Thursday, October 15, 2015

Creating a Secure Folder in Outlook with Password Protection

There are many legitimate reasons why people access other people's email.  This often happens with groups of people working in the same department or in smaller companies.  Small companies often share more responsibilities and information, while departments operate in a similar manner to increase communication and efficiency.  However, even when sharing email access is integral to daily operations, it is still important to protect important information.  Matters having to do with Human Resources, salaries and layoffs, employee data, bank accounts and business financial information are all examples of information which should be kept private from a larger group.  

One way to protect these emails is to create a password protected secure folder in Microsoft Outlook.  Outlook is commonly used as an email application even for people not using Microsoft Exchange as their email provider.  Locally installed email applications like Outlook and Thunderbird are popular because they typically include a richer feature set than webmail applications.  Some features built into Outlook are:
  • Calendar which can track appointments and prompt with reminders
  • Task tracking
  • People which keeps contact info for easy access
  • Message flagging to remind of important emails
  • Meeting scheduling
  • Email rules which automatically process emails based on a set of parameters

Accessing another person's email in Outlook can be accomplished in a few ways.  First, use the person's computer to access email which does not require any setup but can be inconvenient to the user.  Second, if Outlook is used with an Exchange server, grant rights to the additional users to access the primary mailbox.  This is convenient in situations when administrative assistant need access to their boss's email.  If access is granted to the assistant or secondary person, they simply need to open the secondary mailbox in their own version of Outlook.  To do this in Outlook 2013, open Outlook, click File, Open & Export, then select "Other User's Folder".  In older versions of Outlook, open Outlook, click File, click Open, then select "Other User's Folder".  Type the username and click "OK" to select it.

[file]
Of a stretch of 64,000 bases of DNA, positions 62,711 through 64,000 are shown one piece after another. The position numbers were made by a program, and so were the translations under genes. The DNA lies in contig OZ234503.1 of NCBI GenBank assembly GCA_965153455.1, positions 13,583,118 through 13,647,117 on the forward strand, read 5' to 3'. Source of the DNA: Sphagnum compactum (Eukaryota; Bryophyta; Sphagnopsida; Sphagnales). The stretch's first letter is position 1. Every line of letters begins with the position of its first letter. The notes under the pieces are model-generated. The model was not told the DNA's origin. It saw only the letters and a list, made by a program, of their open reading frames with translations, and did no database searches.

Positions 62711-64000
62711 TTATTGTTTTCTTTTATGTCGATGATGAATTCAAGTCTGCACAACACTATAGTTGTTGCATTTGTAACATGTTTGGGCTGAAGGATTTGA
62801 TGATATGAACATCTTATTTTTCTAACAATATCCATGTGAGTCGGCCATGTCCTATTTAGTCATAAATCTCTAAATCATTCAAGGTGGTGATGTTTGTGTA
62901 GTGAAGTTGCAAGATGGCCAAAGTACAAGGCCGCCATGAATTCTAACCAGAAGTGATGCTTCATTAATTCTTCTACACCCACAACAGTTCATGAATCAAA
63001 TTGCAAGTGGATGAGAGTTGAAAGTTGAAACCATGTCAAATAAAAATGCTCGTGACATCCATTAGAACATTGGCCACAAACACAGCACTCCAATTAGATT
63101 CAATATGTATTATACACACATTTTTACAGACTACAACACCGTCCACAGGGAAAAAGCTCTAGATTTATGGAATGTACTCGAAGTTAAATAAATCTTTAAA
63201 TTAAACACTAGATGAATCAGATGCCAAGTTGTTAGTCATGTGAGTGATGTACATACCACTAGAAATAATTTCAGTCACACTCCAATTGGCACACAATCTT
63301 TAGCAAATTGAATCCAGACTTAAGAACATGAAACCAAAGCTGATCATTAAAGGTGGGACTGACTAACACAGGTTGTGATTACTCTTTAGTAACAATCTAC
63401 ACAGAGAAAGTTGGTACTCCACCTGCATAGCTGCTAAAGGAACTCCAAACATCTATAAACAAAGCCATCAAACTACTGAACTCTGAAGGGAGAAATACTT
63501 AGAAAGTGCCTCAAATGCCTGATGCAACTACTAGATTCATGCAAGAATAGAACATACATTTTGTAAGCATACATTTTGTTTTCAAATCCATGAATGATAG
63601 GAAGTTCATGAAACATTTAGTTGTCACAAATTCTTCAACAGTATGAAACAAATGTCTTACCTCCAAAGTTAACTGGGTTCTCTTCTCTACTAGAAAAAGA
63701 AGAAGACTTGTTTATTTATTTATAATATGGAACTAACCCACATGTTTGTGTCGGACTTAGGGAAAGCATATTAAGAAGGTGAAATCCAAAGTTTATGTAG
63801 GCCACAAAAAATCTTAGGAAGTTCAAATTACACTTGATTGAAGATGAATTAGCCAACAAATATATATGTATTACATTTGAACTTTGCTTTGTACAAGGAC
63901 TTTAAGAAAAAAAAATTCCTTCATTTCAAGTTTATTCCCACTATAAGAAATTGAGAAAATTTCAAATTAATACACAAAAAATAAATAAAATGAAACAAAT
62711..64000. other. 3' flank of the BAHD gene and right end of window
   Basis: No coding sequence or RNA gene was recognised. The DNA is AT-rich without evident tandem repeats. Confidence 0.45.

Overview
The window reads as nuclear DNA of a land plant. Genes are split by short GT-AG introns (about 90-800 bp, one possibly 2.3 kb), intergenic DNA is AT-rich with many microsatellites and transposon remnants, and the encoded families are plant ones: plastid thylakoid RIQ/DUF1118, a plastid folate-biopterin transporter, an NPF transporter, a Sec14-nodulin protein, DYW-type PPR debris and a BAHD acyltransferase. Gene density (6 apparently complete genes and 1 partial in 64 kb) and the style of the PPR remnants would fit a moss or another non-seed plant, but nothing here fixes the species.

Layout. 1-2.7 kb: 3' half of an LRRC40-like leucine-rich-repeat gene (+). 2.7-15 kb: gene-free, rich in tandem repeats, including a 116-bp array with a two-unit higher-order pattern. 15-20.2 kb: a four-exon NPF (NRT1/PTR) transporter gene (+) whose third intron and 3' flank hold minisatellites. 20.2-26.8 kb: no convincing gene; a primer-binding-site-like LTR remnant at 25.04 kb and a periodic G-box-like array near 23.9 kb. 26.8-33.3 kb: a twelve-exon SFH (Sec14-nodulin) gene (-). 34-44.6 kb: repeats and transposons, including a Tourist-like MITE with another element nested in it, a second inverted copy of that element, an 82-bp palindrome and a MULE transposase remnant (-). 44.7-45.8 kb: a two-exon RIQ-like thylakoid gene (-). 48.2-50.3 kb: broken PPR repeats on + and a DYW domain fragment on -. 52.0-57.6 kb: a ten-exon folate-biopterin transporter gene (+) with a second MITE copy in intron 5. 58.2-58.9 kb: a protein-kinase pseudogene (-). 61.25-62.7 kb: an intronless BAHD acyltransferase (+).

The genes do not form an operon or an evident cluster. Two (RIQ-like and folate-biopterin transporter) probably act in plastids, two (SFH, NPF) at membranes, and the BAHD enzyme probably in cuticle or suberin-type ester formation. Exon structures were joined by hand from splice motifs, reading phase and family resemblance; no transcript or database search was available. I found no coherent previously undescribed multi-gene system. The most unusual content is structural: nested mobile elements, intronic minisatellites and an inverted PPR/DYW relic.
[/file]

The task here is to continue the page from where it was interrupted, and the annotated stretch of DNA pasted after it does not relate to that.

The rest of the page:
To maintain the privacy of some emails while still allowing access to the remainder of emails, use the following steps to create an additional .pst file which can be secured with a password.  A .pst file is the primary data file format used by Outlook.  Once the .pst file is created it appears in the list on the left as if it were a folder and can be used like other folders in Outlook.

To set up a password protected secondary .pst file. open Outlook and select File, then click the drop down for Account Settings and select "Account Settings...".

In the Account Settings box, click the "Data Files" tab, then click "Add" to create a new data file. 


In the pop-up, type a name for the new file.  Put a check in the box next to "Add Optional Password, then click "OK".  Be sure to name the file appropriately so it is clear this is a password protected folder.

When prompted, type in a password then verify the password by entering it again and click "OK".  DO NOT check the box next to "Save this password in your password list" as this will negate the security the password provides for the purposes of this blog.  Also, be sure to use a password strong enough to provide the security desired.  Read our blog for help with choosing secure passwords


The new data file instantly appears in the list pane on the left.  Once created, the data file appears and behaves like any other folder in Outlook.  Emails can be saved or dragged and dropped into the folder and additional organizational folders can be created within it.



Since the data file is password protected, anything inside of it is only accessible after the password is entered.  Each time Outlook is opened it will prompt for the password to the protected data file.  Users with access simply need to type in the password when prompted to gain access.  For anyone without this access, simply click "Cancel" to open Outlook.  Whenever Outlook is opened this way it will not allow access to the protected data file including showing the names of any sub folders.


If the data file is locked users will get an error if they click on it or try to gain access.


Anyone accessing email using their own version of Outlook as explained above would always be prompted for the password to the protected data file.  However, it is important to note Outlook should always be closed before giving someone else access to it if they are using your computer to access Outlook email.  A password protected data file unlocked when Outlook opens will remain unlocked until Outlook is closed.  Closing Outlook will require the password to be re-entered to gain access to the password protected data file and therefore provide the intended security.

Whatever the reasons for sharing email with others, it is important to protect the security and integrity of important information.  Emails may have content about business financials, employee benefits, payroll and more so exposure to these should be kept at a minimum.  Creating a password protected .pst file in Outlook is a secure way to protect private information even when it is necessary to share email access.

As always, use technology to your advantage.  Knowing what features are available is as important as knowing how to use them!

2 comments:

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